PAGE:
Like most growing up in the ’70s and ’80s, I was introduced to rap in late-’79 by the Sugar Hill Gang “Rapper’s Delight,” rap lyrics with Chic’s “Good Times” — a disco hit the year before — as the background music. I got to see a rap venue once growing up, the following summer at Van Courtland Park in the Bronx. Back then, me and my Holmes Elementary School friends weren’t sure if rap was much more than a curiosity or fad, or would be here to last.

Who knows if the Hebrew-Israelite years or Humanities or just having parents who’d barely made it out of the ’60s music-wise had anything to do with it, but the years between ’81 and ’84 were lost ones as far as rap was concerned. I heard more classical than probably any other genre in middle school, thanks mostly to our wacko music teacher Mrs. Mallory. We didn’t have cable, and me listening to the radio at 616 wasn’t permitted unless it was religious programming. I caught pieces of music from videos on ABC on Saturdays sometimes, from my nearly daily runs to C-Town, and from my classmates and their conversations.

That was until I rebelled in the summer of ’84.  Grandmaster Flash. Kurtis Blow. The whole Roxanne thing. That’s what I got to hear when I began to turn the radio dial to WBLS-FM and a couple of other stations in ’84 and ’85. Of course, Run-D.M.C. Doug E. Fresh, Kool Moe Dee, and early LL Cool J would all hit the scene in the two years that followed.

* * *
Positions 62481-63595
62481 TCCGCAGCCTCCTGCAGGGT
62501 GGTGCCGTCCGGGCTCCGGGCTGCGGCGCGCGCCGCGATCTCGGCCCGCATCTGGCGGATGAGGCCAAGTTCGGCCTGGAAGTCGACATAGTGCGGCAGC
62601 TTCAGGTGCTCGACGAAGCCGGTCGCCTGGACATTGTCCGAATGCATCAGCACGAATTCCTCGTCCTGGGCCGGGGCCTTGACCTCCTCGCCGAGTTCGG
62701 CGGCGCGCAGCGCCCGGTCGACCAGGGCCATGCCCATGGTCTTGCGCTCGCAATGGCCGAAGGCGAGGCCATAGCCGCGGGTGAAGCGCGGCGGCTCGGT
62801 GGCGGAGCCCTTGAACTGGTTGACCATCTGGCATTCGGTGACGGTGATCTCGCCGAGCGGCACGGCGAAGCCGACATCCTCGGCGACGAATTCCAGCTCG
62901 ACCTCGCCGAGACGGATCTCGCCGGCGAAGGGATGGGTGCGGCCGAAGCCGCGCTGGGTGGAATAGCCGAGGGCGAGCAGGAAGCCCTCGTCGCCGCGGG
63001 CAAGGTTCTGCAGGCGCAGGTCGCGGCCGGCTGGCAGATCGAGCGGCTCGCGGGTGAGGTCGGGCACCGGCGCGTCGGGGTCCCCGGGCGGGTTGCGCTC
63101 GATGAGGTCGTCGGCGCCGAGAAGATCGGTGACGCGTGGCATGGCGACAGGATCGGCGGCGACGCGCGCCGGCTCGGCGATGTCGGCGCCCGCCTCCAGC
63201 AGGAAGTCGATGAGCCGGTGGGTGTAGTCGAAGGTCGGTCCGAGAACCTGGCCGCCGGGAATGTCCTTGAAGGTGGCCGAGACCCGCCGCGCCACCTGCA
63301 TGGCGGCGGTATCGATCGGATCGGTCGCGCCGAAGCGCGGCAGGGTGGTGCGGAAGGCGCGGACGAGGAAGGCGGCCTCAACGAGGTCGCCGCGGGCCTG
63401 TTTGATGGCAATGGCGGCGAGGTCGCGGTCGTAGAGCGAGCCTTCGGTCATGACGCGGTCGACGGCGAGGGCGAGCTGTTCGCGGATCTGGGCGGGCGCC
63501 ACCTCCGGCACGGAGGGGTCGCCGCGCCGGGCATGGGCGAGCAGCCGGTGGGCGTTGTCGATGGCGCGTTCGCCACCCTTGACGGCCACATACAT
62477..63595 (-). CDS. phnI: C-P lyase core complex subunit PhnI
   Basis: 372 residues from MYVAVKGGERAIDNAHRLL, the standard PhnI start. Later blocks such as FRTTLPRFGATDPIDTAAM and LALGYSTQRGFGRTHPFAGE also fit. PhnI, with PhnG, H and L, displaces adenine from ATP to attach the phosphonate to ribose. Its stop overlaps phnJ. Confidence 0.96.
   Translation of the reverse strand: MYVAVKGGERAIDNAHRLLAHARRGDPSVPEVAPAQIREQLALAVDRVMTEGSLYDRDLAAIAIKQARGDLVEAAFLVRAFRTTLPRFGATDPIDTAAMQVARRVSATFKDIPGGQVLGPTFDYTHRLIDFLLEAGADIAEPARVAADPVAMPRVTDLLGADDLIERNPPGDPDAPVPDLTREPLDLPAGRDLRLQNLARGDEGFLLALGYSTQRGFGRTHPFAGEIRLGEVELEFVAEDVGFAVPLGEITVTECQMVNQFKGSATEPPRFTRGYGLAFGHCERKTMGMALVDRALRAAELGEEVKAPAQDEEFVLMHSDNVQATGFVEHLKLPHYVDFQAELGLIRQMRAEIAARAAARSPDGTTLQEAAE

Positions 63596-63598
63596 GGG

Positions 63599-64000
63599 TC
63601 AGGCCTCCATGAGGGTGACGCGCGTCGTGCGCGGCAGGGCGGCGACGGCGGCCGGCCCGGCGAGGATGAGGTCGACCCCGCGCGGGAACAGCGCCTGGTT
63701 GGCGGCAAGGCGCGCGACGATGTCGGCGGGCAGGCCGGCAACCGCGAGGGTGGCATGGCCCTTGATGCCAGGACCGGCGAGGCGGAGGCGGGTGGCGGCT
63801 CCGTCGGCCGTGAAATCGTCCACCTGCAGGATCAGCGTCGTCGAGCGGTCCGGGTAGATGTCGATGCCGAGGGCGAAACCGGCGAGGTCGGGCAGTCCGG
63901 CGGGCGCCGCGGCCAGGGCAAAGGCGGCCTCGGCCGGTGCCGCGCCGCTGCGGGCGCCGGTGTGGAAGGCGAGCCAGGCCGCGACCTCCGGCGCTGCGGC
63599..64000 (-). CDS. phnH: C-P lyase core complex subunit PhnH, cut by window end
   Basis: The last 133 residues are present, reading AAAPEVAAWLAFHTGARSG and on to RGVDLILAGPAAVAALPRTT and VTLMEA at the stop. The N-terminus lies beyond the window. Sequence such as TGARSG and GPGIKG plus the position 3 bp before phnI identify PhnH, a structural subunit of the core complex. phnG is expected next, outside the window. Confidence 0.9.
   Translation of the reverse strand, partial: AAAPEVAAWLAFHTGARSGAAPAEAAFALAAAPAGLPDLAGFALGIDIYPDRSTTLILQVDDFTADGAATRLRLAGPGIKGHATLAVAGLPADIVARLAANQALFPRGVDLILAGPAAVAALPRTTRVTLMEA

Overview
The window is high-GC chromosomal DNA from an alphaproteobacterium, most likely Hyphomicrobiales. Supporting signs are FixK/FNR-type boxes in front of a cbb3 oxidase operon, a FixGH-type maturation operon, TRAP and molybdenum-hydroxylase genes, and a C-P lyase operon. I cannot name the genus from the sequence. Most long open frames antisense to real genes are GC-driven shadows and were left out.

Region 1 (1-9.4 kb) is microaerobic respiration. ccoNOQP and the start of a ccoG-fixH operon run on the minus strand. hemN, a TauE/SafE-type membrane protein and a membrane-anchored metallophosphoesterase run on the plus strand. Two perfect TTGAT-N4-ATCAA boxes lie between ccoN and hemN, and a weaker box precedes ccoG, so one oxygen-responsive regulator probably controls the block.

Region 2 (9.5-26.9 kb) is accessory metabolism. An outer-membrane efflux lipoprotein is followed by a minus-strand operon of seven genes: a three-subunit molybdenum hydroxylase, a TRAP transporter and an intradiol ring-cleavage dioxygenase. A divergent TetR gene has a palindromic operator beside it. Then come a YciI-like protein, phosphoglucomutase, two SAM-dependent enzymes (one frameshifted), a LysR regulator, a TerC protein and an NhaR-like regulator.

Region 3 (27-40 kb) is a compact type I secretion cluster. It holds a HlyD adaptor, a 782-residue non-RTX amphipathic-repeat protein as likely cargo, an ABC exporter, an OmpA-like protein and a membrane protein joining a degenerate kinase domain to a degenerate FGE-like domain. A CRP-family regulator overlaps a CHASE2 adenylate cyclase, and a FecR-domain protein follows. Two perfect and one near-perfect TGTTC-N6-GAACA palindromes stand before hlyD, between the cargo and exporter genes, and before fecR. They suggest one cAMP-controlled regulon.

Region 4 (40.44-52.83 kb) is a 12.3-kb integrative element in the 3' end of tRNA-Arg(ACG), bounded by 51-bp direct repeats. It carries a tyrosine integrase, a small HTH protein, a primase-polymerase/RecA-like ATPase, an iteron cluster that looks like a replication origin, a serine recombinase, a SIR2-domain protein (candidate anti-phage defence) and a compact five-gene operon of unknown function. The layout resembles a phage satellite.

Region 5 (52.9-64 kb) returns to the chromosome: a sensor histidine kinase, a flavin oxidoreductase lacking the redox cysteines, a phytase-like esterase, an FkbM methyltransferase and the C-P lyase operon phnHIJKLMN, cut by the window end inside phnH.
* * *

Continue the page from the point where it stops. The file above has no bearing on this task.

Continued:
But unlike my other Black male classmates, I didn’t take a liking to most rap. And that made me wack. I was preoccupied with escaping 616, trying to find my true self, with succeeding and surviving Humanities and high school. Chasing skirts, trying to one-up and put down those around me, going to Mount Vernon Knight basketball games and hanging out on weekends? That wasn’t me, and the rap of those times didn’t have much of me in them. To think that a quarter-century ago, rap lyrics that referred to neighborhoods in the Bronx, Harlem or Brooklyn hardly ever commented on bling or blight — especially the blight — shows how far the genre had to grow in ’85.